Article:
Q: Why was it necessary to line your hole with earth bags? If the whole cistern was underground would that still be necessary? Or could you line the hole with the membrane?
Keith’s Answer: I wish it could be that easy, but digging a hole with vertical walls and installing a flexible membrane wouldn’t work as the pressure on the walls from the earth around the hole over time would collapse inward. I have researched building ponds and the slopes recommended were about a 5-to-1 ratio (five feet horizontal per foot of depth) to prevent the pond from filling in on itself. Burying a tank designed for burial would be your best bet, but you would still need a way to drain the water below it; otherwise, if the tank was empty and there was a heavy rain storm, your tank could float up out of the hole a bit.

When it comes to building with earthbags, a round structure is the strongest. They prevent the walls from collapsing in on themselves and the barbed wire between rows provides tension to help keep the walls from spreading outward. On the straight walls while building underground, I had to install two rows of bags to add extra strength to prevent the walls from gradually being pushed inward over time.

Q: How will the cistern operate in times when there is very little rainwater?
Answer: Keith designed the cistern’s size based on his estimates of how much rain this part of Kansas receives and the roof size where the rainwater will be collected, plus his estimate of how much water his parents will use. Additionally he took into account how much water could be delivered in one trip by a water truck. If the cistern runs low on water, they can call out the water truck that we used to have our last load delivered. For $75 “The Water Boy” can put in 2,500 gallons, and it should last them a month or so. That’s not too bad considering the monthly water bill in this area is about the same amount.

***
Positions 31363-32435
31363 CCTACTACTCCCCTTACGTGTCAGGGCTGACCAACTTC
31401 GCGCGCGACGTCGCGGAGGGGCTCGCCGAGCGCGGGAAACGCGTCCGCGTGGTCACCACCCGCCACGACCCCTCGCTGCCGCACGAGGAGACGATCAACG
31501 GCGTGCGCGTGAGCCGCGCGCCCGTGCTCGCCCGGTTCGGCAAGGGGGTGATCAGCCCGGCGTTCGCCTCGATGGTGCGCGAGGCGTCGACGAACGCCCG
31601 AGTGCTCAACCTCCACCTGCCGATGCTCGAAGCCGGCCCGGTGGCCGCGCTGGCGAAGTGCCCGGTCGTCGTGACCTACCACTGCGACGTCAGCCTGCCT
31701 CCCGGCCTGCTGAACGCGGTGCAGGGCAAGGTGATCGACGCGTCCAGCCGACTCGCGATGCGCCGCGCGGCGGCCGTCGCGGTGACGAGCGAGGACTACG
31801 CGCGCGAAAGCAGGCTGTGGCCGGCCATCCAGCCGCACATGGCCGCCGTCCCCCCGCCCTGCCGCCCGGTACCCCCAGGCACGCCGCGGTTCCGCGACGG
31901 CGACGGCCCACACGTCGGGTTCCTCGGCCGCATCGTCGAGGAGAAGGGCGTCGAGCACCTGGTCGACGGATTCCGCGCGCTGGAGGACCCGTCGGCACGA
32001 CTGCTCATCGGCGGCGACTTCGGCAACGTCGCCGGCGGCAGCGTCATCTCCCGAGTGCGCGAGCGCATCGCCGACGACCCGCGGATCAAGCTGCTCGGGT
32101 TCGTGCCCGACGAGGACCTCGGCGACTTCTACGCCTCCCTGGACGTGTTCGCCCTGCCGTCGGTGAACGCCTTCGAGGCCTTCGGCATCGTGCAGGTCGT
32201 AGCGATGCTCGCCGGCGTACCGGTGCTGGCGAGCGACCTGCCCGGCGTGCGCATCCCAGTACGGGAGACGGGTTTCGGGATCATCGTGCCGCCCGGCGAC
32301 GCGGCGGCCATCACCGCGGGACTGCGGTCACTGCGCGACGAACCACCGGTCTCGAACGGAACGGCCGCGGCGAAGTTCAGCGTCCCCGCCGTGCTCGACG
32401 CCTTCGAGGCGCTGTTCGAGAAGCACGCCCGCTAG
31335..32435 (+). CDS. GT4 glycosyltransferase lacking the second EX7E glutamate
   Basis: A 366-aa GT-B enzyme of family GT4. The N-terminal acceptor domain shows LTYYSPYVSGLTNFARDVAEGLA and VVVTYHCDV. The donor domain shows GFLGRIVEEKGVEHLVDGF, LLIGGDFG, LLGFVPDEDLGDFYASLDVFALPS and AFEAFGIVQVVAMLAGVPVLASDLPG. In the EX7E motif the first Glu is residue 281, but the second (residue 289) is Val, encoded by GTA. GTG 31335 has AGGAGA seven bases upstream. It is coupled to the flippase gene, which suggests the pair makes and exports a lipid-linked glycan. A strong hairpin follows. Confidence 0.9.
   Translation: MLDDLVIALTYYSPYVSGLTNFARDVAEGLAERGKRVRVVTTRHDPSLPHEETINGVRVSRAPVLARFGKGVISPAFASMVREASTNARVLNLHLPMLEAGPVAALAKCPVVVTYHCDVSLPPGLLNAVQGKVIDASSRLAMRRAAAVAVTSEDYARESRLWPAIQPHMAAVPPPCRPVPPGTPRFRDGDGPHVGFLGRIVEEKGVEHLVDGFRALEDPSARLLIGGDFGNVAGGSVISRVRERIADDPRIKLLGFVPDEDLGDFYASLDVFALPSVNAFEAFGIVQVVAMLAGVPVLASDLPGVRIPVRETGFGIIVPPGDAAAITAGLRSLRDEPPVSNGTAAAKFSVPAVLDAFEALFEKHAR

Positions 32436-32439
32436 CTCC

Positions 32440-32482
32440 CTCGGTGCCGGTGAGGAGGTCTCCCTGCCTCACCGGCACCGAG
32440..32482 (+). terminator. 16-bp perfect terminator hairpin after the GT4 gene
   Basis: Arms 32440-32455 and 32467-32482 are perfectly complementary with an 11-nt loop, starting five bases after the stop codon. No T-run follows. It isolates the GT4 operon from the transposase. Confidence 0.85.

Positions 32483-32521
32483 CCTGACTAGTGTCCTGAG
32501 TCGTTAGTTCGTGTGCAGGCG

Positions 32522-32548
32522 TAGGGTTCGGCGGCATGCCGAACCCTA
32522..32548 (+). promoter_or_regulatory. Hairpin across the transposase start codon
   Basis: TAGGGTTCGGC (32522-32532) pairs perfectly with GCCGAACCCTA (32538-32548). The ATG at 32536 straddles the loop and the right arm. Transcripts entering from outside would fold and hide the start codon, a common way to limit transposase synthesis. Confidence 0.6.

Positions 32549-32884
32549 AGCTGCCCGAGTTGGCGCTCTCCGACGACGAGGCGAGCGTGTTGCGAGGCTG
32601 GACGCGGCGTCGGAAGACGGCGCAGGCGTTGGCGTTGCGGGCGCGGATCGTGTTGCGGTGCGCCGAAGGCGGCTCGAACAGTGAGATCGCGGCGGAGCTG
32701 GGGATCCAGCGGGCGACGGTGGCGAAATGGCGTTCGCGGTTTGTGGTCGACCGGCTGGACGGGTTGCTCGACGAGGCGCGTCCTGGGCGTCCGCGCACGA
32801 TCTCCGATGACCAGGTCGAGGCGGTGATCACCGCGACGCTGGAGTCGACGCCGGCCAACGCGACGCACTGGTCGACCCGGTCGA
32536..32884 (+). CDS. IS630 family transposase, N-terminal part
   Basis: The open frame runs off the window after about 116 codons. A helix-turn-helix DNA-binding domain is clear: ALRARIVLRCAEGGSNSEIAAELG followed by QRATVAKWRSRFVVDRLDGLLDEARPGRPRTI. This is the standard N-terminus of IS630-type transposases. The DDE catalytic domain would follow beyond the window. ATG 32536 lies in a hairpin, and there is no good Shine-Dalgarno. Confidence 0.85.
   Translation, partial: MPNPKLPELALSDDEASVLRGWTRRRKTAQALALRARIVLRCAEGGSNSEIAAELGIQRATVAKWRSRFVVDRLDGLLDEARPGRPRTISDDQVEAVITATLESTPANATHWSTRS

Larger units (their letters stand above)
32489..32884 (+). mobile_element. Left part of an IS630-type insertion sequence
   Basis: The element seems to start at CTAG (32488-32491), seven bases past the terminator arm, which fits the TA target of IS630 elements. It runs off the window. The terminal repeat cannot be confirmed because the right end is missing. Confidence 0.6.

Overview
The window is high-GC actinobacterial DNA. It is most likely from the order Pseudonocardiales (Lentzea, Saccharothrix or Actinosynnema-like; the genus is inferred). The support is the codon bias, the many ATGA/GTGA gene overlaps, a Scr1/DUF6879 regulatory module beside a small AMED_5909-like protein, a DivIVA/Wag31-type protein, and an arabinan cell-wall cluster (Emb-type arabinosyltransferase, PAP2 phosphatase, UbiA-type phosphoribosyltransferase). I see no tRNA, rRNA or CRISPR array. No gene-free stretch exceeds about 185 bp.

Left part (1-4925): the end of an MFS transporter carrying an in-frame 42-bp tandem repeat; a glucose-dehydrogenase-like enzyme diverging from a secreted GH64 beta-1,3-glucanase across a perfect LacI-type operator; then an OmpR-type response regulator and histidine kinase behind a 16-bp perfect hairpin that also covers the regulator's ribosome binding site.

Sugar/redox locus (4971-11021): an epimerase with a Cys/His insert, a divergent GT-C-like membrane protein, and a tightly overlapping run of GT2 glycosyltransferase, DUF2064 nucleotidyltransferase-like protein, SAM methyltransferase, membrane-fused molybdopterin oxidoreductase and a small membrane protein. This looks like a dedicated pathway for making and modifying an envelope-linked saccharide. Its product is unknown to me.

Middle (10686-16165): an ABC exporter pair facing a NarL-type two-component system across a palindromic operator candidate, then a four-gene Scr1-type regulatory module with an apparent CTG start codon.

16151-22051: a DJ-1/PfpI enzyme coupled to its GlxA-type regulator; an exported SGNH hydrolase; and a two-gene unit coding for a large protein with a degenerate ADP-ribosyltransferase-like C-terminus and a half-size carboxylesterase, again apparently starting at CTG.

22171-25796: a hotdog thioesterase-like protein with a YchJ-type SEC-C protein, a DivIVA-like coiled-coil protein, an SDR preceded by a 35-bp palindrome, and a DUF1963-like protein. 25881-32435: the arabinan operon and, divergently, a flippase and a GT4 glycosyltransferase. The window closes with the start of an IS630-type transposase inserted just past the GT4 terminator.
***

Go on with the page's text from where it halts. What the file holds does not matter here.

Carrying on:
When it comes to building with earthbags, a round structure is the strongest.

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Q: How much did the cistern liner cost, and where did you get it?
Keith’s Answer: Our custom made 3000 gallon cistern liner cost around $500 including shipping, from polyfabrics.com. A hard plastic tank will cost around $1500 including shipping. If you have extra free labor available, you can save a bit using the custom liner. If you’re paying for some extra labor like I am, it may be better to go with a hard tank and build up the earthbags around it as necessary. I’m still glad I went with the custom liner so I can test out a method that few have used and/or documented well.

Do you have a question we should add to this page? Contact me and let me know, or ask in the comments section below!

Want to keep up with our earthbag house project? Enter your email below for updates! And be sure to share below if you have any questions, suggestions or comments!

Quick Earthbag House Update

It’s September 17th, 2015…I thought I’d pop in with a quick update on our earthbag house project.

We’re making slow but steady progress! One of the big blocks we’ve faced this year is the lack of extra help like we had last year. We have a part-time helper and Keith’s sisters both took time off work and helped for a few days, which was wonderful! We’ve put up more ads and are hoping to find more workers soon. […]